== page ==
Three Times a Lady - By Jon Osborne


Chicago, Illinois – 17 July 1971 – 9:04 a.m.

A dull-yellow stain spread slowly across Nicholas Preston’s crotch. His mother, Annabeth, watched it seep into the fabric of his underwear for a second or two before lifting her paralysing cobra stare and trapping her son completely in her unrelenting gaze. Bright green eyes that sparkled like heated emeralds burned matching, dime-sized holes through Nicholas’s skull.

‘Disgusting, foul little creature…’ she began, but Nicholas already knew the rest before the words were all the way out of her pretty mouth. They were the same words she spoke every time, delivered in the same condescending tone she always used, a tone that had always set Nicholas’s teeth on edge and made his brain want to explode inside his skull (as opposed to, thankfully, the outside of it). Honestly, though, what was new about any of this? It might have been a different day, sure, but it was still the same old crap – with the same crazy old woman who’d lost her mind years ago. The same crazy old woman whom the state had recently decided was a fit parent after all, even after the horrible thing she’d done.

Annabeth Preston lowered her gaze and studied Nicholas’s underwear some more, simultaneously wrinkling up her slender nose in revulsion, which somehow only made her look even prettier. ‘You’re almost nine years old already, for Christ’s sake,’ she continued. ‘When are you ever going to learn, boy?’

She paused and returned her stare to his. ‘You do know what this means, don’t you?’

Nicholas’s heart flipped over in his chest at his mother’s words. Of course he knew what it meant. Didn’t mean he had to like it, though. Closing his eyes tight, he breathed in deeply through his nostrils and wished like hell that he were somewhere else in the world other than in his bedroom right now. Anywhere else. In his mind’s eye, he floated away to his safe place: a beautiful forest clearing deep in the verdant woods where he could sit Indian-style on the ground beside a babbling brook and let the calming sounds of nature wash over him and soothe his soul. In this imaginary world of his – a world he’d created with the sole purpose of escaping the hellish reality of his everyday life – songbirds whistled their beautiful melodies in the swaying tree branches all around him while playful beavers splashed gleefully through the frothing white-capped waters, merrily going about their day’s work. More than anything else, this imaginary world of his was a nice place. A safe place.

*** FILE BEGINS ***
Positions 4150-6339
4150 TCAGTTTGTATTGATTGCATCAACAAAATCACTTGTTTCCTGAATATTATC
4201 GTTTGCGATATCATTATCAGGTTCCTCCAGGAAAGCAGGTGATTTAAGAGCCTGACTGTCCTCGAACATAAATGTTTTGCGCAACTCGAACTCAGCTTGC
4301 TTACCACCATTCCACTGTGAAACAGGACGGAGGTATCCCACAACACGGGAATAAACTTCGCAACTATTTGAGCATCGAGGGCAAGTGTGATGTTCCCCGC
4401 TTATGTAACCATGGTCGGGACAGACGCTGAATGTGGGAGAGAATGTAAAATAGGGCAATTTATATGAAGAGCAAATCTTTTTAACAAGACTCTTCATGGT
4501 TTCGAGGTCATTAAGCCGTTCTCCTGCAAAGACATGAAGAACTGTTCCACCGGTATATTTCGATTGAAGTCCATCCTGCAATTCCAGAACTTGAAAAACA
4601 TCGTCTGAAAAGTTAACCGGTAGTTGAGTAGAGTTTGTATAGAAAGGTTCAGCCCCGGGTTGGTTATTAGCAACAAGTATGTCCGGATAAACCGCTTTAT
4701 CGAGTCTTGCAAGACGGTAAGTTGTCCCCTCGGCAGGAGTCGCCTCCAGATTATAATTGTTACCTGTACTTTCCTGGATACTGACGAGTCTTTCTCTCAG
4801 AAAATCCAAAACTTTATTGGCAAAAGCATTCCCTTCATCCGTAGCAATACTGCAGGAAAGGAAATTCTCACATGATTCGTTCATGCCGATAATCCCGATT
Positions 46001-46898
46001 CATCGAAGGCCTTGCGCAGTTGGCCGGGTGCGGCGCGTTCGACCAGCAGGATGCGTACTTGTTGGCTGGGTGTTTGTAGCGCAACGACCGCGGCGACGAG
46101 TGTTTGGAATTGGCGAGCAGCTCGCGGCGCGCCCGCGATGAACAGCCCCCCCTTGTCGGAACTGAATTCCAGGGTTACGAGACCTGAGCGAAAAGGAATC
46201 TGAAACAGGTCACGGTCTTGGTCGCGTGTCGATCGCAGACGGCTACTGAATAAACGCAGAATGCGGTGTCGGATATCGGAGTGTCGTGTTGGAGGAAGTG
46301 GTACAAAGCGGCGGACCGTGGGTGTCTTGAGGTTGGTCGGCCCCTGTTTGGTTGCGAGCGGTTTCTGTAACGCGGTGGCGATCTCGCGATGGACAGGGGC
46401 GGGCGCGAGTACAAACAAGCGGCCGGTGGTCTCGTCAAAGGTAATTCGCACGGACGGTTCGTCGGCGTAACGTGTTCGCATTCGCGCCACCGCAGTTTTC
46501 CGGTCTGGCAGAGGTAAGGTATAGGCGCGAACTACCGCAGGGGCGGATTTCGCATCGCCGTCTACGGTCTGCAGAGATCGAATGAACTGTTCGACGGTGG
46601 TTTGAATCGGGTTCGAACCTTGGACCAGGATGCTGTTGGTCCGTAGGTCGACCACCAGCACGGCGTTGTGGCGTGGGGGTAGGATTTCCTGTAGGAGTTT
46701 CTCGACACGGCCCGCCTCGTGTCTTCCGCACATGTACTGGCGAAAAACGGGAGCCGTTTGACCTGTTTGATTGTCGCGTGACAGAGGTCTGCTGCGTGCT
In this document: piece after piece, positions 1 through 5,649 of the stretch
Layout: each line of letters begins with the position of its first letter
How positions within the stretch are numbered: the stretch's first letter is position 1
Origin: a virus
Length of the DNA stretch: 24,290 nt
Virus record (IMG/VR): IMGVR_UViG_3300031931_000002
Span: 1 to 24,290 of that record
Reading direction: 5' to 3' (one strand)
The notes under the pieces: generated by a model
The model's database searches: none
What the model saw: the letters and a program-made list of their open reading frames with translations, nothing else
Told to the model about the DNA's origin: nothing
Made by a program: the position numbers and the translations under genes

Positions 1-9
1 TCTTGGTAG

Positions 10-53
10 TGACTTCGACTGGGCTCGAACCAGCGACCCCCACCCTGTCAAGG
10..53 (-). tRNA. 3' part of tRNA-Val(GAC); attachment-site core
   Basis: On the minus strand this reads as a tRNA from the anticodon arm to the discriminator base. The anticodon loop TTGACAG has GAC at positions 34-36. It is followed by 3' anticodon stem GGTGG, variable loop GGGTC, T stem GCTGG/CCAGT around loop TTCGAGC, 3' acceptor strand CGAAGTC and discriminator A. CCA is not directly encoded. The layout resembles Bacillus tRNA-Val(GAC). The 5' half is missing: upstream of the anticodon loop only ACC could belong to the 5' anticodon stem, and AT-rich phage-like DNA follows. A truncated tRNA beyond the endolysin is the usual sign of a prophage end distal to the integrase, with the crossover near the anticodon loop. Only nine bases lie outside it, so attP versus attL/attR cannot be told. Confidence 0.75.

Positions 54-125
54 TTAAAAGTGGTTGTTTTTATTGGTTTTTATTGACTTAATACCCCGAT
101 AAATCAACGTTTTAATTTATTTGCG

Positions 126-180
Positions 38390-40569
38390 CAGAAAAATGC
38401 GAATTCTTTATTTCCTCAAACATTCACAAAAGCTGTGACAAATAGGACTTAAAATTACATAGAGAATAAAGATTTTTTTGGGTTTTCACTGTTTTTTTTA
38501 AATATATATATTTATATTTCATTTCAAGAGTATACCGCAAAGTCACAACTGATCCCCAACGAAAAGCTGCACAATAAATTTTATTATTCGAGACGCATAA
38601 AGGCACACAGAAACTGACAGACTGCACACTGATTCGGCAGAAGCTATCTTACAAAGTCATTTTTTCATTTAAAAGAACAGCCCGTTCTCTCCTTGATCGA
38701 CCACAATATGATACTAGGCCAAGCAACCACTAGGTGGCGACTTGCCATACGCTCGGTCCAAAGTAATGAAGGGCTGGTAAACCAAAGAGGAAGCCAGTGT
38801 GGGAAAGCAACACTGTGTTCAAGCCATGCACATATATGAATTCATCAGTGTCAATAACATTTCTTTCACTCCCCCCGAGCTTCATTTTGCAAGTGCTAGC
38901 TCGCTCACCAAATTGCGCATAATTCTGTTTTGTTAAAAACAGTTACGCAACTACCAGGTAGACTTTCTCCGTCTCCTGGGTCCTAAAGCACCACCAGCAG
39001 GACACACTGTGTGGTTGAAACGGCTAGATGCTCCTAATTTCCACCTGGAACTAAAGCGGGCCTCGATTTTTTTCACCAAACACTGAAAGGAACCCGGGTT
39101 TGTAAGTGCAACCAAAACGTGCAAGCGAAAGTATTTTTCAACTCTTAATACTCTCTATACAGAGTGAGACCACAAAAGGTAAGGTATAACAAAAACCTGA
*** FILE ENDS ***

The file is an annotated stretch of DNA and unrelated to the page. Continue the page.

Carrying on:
But Annabeth Preston didn’t like nice or safe places. Never had and never would. To prove this point, she stepped forward quickly and jerked Nicholas physically out of his reverie, grabbing him roughly by the scruff of his scrawny neck and squeezing hard. ‘I asked you a question, son,’ she hissed at him through clenched teeth. ‘Answer me. You do know what this means, don’t you?’

Nicholas looked up at his mother with pleading eyes filled with tears while her sharp red fingernails dug even deeper into his tender skin and left half moon-shaped marks that wouldn’t disappear for at least an hour, trying his best to connect with his mother on some sort of soul-to-soul level but not having especially high hopes that it would work. Still, who knew? Maybe this time he could warm her heart and avoid the consequences. Maybe this time they could make a new start and try to love each other again. Stop being lunatics for a little while and start living normal lives again for a change. That wouldn’t be so bad, would it?

The cold, hard look of detachment in Annabeth Preston’s burning green eyes disabused Nicholas of this silly notion at once. Silly notions – among many other things in the house – were luxuries his mother never allowed. ‘It means a trip to the butcher’s shop,’ she went on sharply when Nicholas wasn’t quite able to make his swollen tongue work properly enough to form words. ‘Now get dressed.’

Finally released from her viselike grip, Nicholas rubbed at his throbbing neck where his mother’s fingernails had been just a moment before and did as he’d been instructed while five feet away Annabeth Preston tapped a high-heeled foot impatiently against the wooden floorboards in his bedroom – the same bedroom Nicholas had used to share with Timmy, though each and every last trace of his little brother had been erased now. No more of Timmy’s clothes or toys